83% of cervical cancer deaths could be prevented

83% of cervical cancer deaths could be prevented


A study published in the British Journal of Cancer states that many more lives of cervical cancer patients could possibly be saved if all the women who are eligible went for the screening. Researchers said the largest impact of screening was among women aged 50-64 years.

Cervical screening already prevents thousands of cervical cancers every year and as it continues to improve, even more women are expected to avoid this disease by testing all samples for the human papilloma virus (HPV).

The screening consists of a smear test which searches the entrance of the womb for any abnormal cells. This gives the doctors a chance to eliminate the tissues that might become cancerous. It is important for everyone to remember that cervical cancer screening is for women without symptoms. Women who have any unusual or persistent bleeding, pain, or change in vaginal discharge — even if they have been screened recently irrespective of their age should get it checked by doctors.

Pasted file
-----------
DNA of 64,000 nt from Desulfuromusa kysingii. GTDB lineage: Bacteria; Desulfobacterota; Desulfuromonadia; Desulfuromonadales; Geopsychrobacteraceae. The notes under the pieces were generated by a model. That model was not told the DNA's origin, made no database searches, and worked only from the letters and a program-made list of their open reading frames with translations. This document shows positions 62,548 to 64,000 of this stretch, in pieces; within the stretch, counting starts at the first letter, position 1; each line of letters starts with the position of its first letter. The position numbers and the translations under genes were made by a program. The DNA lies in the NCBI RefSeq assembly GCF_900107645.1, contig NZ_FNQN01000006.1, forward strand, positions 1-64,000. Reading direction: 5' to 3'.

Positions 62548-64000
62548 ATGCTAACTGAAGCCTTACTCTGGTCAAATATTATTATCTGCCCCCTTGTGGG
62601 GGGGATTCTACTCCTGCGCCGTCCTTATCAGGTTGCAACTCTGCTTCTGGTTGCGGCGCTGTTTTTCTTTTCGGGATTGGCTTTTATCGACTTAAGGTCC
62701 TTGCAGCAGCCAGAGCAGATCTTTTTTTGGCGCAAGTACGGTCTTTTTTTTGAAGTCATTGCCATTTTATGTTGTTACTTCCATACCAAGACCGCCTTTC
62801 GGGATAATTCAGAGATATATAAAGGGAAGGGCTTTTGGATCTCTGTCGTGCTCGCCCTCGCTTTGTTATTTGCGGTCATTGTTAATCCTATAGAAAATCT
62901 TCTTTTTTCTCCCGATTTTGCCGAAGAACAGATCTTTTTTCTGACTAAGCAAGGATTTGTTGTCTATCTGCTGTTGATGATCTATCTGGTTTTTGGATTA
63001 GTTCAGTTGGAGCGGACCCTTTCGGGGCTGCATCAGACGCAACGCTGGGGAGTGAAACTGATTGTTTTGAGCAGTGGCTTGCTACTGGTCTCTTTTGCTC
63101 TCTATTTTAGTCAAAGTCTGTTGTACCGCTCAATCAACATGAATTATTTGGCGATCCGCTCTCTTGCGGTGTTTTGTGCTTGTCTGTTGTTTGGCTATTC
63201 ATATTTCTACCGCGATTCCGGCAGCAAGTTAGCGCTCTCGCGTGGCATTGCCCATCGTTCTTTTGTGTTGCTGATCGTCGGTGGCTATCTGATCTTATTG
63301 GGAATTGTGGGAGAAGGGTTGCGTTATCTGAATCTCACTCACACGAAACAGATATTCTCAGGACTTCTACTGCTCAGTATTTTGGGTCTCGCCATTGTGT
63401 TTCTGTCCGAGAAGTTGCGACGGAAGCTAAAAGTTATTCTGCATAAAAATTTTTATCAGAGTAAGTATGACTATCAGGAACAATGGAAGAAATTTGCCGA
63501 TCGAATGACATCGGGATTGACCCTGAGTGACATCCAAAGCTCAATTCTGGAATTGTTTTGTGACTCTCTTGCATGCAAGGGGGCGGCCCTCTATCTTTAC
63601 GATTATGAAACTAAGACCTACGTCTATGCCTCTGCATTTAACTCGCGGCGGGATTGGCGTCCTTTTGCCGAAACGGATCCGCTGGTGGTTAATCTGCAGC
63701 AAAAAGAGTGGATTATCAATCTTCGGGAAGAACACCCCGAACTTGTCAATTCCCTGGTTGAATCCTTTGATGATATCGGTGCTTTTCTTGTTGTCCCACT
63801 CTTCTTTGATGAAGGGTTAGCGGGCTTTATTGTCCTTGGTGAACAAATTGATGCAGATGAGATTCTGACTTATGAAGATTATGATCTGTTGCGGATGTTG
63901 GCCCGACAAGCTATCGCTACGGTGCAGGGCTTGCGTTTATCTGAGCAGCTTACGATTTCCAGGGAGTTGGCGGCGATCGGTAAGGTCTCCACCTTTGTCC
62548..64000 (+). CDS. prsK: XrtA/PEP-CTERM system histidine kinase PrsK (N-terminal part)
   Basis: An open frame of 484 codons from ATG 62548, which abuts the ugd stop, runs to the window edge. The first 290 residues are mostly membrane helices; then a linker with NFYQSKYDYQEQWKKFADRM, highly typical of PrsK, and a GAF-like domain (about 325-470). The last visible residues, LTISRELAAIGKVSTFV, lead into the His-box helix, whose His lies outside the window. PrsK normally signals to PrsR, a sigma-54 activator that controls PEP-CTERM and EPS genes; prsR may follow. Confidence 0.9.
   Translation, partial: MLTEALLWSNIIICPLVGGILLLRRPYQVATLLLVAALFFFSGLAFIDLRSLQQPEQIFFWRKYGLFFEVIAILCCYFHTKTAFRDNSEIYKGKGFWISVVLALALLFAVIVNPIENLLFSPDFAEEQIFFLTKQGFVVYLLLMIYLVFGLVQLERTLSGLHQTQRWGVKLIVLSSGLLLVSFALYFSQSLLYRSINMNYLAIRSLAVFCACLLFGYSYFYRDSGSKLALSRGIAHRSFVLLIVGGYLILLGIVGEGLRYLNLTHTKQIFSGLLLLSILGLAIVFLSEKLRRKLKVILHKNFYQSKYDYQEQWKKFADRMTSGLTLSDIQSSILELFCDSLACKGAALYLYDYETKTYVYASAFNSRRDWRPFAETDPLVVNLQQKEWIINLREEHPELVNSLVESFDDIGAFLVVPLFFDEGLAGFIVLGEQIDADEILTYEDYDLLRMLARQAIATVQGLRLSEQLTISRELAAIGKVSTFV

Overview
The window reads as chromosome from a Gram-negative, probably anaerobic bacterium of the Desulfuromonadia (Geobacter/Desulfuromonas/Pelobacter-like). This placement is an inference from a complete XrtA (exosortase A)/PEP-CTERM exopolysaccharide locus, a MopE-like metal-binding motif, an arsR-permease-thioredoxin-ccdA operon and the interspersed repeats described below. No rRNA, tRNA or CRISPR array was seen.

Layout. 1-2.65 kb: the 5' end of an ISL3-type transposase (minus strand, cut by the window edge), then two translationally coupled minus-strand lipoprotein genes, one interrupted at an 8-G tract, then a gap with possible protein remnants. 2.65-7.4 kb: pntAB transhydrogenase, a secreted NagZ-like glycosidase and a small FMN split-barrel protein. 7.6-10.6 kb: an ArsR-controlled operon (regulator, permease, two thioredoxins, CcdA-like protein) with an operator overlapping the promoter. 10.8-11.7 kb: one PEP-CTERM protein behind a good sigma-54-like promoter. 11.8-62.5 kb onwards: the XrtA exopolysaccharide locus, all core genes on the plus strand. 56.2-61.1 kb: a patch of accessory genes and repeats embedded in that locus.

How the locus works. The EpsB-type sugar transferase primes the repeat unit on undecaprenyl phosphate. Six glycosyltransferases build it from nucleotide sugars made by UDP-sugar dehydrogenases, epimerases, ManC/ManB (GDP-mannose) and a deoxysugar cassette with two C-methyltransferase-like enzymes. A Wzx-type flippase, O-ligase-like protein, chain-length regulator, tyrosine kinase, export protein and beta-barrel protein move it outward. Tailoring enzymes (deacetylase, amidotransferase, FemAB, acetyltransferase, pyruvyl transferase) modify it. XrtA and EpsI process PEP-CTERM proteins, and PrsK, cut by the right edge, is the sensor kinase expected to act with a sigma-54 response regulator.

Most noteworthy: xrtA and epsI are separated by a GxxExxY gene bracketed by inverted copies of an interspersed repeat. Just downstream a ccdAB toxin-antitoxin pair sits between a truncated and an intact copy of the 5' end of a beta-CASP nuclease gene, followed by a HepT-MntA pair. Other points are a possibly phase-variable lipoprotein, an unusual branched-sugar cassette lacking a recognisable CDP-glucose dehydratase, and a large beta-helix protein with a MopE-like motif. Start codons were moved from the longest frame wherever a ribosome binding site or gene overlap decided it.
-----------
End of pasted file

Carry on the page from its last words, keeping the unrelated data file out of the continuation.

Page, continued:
The researchers concluded that screening has an even larger impact on cervical cancer mortality than it has on incidence, and that if everyone attended screening regularly, 83% of cervical cancer deaths could be prevented. Screening is more effective at preventing death from cancer than preventing cancer itself, reports British Journal.


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